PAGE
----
Two Associated Press journalists have been shot by a police commander in Afghanistan, leaving one dead and the other seriously injured.
German photographer Anja Niedringhaus was killed and her colleague Canadian reporter Kathy Gannon was shot in the hand and chest, as the gunman yelled "Allahu Akbar" and opened fire with his AK47.
They were both sitting in the back of a car, accompanying an independent election commission convoy in a rural area of Khost province. The election is this weekend.
Their convoy was protected by the Afghan National Army and Afghan police, AP said, and the journalists were in their own car with a freelancer and a driver.
Gannon, 60, who has been taken to hospital in Khost City, has been described as stable and reporters on the ground said she was able to communicate with police and medical staff.
"Anja and Kathy together have spent years in Afghanistan covering the conflict and the people there. Anja was a vibrant, dynamic journalist well-loved for her insightful photographs, her warm heart and joy for life. We are heartbroken at her loss," said AP Executive Editor Kathleen Carroll, speaking in New York.
The man who fired the bullets has been named as a police unit commander called Naqibullah, the gunman surrendered after firing, and has been taken into custody.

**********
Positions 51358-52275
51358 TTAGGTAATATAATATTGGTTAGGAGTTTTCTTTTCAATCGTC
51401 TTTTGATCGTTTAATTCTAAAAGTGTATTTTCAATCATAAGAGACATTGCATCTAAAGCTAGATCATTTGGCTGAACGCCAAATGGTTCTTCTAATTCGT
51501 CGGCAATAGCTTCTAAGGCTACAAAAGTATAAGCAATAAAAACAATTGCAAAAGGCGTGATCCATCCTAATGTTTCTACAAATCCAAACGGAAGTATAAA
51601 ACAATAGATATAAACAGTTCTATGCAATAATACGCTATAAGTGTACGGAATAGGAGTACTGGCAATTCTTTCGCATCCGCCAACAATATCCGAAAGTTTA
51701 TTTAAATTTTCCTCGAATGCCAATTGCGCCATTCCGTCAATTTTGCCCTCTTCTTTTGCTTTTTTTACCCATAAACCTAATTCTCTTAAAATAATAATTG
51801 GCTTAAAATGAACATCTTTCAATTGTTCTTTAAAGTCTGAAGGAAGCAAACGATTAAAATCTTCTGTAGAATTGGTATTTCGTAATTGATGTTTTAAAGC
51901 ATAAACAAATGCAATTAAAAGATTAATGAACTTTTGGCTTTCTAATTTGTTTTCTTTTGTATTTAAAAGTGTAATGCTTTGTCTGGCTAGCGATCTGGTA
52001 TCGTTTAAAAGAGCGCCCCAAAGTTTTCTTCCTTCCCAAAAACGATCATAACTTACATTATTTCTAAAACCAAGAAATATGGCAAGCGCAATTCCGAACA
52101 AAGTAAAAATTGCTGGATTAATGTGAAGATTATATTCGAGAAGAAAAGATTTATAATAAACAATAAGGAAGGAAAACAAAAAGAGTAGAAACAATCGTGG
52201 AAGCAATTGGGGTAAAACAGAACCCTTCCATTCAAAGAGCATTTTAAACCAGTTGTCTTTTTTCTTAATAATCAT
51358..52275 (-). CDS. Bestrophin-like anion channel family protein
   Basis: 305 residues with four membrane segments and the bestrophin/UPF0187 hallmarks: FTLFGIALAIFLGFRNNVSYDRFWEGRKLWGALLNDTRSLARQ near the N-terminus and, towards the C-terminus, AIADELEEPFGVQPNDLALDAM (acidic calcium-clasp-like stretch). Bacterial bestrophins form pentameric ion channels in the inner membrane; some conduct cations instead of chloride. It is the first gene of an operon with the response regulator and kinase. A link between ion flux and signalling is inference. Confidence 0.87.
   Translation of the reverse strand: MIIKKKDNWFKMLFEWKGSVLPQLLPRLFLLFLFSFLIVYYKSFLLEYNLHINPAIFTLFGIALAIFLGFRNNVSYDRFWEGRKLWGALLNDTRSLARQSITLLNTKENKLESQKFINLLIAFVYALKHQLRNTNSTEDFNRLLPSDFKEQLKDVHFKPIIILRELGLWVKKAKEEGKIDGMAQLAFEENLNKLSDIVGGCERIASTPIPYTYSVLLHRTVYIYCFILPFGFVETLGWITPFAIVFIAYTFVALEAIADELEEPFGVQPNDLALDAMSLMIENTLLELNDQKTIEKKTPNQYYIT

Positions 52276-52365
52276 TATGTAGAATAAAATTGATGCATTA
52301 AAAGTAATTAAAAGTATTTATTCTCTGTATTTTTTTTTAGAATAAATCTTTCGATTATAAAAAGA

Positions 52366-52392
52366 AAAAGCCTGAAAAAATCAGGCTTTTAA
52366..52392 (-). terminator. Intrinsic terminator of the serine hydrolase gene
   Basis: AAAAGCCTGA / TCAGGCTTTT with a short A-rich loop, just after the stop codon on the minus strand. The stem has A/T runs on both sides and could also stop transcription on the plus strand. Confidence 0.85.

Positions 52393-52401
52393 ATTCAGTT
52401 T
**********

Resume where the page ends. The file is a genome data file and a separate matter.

Both women have covered Afghanistan extensively. Niedringhaus, 48, was an award-winning photojournalist, the only woman on a team of 11 that won the 2005 Pulitzer Prize for Breaking News Photography, for AP's coverage of the Iraq War.
She came to Afghanistan to cover the country shortly after 9/11 and covered the US assault on the Taliban.
Anja was an internationally acclaimed photographer whose natural warmth and humanity shone through her work...— alex thomson (@alextomo) April 4, 2014
Gannon is the agency's special correspondent on Pakistan and Afghanistan, and has authored books on the region.
AP President Gary Pruitt remembered Niedringhaus as "spirited, intrepid and fearless, with a raucous laugh that we will always remember."
"Anja is the 32nd AP staffer to give their life in pursuit of the news since AP was founded in 1846," he wrote in a memo to staff.
"This is a profession of the brave and the passionate, those committed to the mission of bringing to the world information that is fair, accurate and important. Anja Niedringhaus met that definition in every way."